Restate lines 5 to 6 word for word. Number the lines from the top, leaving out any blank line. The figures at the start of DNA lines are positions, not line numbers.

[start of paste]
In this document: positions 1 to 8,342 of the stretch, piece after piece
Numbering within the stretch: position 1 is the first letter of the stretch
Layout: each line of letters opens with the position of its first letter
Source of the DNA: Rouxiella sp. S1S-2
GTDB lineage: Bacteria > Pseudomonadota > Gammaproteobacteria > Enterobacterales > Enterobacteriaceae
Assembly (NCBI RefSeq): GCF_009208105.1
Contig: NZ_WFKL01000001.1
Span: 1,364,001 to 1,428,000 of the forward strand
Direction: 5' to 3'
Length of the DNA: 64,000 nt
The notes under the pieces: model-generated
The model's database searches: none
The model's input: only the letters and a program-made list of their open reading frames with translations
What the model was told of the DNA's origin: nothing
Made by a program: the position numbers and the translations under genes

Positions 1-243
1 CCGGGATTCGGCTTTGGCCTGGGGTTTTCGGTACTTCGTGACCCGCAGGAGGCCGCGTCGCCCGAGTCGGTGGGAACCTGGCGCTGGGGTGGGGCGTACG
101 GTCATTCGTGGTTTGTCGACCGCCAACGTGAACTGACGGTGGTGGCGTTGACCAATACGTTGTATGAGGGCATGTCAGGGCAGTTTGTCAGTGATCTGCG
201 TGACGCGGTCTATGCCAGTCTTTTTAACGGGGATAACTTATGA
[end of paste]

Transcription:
GTDB lineage: Bacteria > Pseudomonadota > Gammaproteobacteria > Enterobacterales > Enterobacteriaceae
Assembly (NCBI RefSeq): GCF_009208105.1